Along with the wider use of legalized marijuana, debate is growing about whether marijuana should be used or allowed in patients with cardiovascular disease (CVD), such as coronary artery disease (angina), cerebrovascular disease, and end-stage heart failure, either for recreational use or the clinical benefits of pain relief and control. Physicians can expect to encounter more patients who use or abuse marijuana. Therefore, cardiologists need to be aware of its effects on the cardiovascular system. Because of restrictions on manufacturing and distribution, there is a paucity of validated clinical studies describing the cardiovascular and other systemic effects of marijuana. The observational study by Kalla et al6 cautions us to avoid its use in patients with heart conditions. There are other studies that failed to prove long-term effects on cardiovascular mortality.7,8 However, most of the studies mentioned above are observational and experimental animal studies, and there are no randomized human studies. We will discuss some other reasons to avoid or be cautious with the use of marijuana in patients with heart disease or at the risk of developing heart disease.

CARDIAC PATHOPHYSIOLOGY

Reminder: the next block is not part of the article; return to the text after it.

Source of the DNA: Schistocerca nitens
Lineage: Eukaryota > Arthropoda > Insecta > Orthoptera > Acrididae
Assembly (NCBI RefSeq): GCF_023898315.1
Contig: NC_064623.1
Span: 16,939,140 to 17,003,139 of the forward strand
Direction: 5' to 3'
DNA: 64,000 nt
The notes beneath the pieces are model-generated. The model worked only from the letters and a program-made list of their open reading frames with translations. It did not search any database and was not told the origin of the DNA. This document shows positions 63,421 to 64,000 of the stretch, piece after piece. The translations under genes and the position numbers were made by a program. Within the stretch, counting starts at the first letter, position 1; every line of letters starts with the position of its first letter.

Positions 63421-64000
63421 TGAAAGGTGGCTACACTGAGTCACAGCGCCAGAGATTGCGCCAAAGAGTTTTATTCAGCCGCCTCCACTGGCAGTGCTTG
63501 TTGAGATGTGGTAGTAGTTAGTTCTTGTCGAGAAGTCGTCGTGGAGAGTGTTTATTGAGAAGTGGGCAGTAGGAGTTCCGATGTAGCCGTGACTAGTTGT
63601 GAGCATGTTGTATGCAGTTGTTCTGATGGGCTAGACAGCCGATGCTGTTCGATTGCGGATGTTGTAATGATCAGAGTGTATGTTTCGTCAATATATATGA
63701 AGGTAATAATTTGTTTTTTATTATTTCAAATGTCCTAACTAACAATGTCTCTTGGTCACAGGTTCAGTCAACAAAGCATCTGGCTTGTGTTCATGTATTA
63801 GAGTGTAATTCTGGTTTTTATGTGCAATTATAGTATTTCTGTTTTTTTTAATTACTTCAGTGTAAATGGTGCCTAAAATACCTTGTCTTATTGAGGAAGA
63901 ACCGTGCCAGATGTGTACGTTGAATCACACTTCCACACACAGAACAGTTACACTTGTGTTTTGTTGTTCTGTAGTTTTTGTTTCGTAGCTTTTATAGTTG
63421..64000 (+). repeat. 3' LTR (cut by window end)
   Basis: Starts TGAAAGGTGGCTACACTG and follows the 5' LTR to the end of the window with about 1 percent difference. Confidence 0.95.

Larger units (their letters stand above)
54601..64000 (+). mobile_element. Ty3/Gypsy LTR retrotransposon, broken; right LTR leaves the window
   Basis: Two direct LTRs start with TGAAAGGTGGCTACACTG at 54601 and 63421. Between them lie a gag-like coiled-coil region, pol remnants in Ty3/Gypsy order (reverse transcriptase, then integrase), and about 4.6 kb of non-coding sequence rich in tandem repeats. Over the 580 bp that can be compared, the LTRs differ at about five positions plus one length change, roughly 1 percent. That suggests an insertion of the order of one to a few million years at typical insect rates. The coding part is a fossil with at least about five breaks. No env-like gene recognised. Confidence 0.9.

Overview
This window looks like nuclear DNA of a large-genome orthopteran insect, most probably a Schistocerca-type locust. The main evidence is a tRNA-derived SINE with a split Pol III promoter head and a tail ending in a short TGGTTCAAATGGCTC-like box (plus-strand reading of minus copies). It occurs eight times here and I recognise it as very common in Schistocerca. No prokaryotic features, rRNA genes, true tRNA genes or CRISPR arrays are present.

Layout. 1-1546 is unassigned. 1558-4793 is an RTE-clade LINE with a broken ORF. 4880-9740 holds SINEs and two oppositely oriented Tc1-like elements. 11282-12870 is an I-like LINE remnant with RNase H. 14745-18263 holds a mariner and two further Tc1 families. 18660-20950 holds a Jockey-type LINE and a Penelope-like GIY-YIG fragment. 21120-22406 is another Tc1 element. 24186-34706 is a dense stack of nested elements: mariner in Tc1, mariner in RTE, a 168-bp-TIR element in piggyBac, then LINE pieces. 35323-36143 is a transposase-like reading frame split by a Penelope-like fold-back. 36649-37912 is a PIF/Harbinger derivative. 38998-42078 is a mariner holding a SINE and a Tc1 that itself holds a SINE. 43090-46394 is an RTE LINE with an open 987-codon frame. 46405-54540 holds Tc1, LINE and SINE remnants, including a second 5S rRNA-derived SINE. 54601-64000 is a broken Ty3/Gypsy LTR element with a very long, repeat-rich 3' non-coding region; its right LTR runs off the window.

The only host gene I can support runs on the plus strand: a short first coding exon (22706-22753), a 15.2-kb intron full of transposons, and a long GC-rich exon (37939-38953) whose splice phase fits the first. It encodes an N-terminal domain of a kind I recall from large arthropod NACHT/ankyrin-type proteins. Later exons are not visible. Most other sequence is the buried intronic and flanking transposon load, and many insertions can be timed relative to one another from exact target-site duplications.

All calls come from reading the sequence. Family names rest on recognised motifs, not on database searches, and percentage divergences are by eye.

Atherosclerosis
The active ingredient in marijuana is THC. Its receptors are present in almost every organ in the body. Hence, cannabinoids can have multiple effects on the body. Some states that have legalized medical marijuana—including Texas, Louisiana, North Carolina, and South Carolina—have only approved low-THC, high-cannabinoid versions.

There are 2 types of cannabinoid receptors in humans. Cannabinoid receptor type 1 (CB1) activation is pro-atherogenic and cannabinoid receptor type 2 (CB2) activation is anti-atherogenic. Cannabinoids modulate the immune system, alter lipid metabolism, and affect endothelial cells and vascular smooth muscle cells (VSMCs). The biological effects of cannabinoids are nullified and have not translated into a reduction or an increase in atherosclerosis in clinical trials such as STRADIVARIUS (Strategy to Reduce Atherosclerosis Development Involving Administration of Rimonabant—the Intravascular Ultrasound Study)9 and AUDITOR (Atherosclerosis Underlying Development Assessed by Intima-Media Thickness in Patients on Rimonabant)10.

EFFECT ON THE CARDIOVASCULAR SYSTEM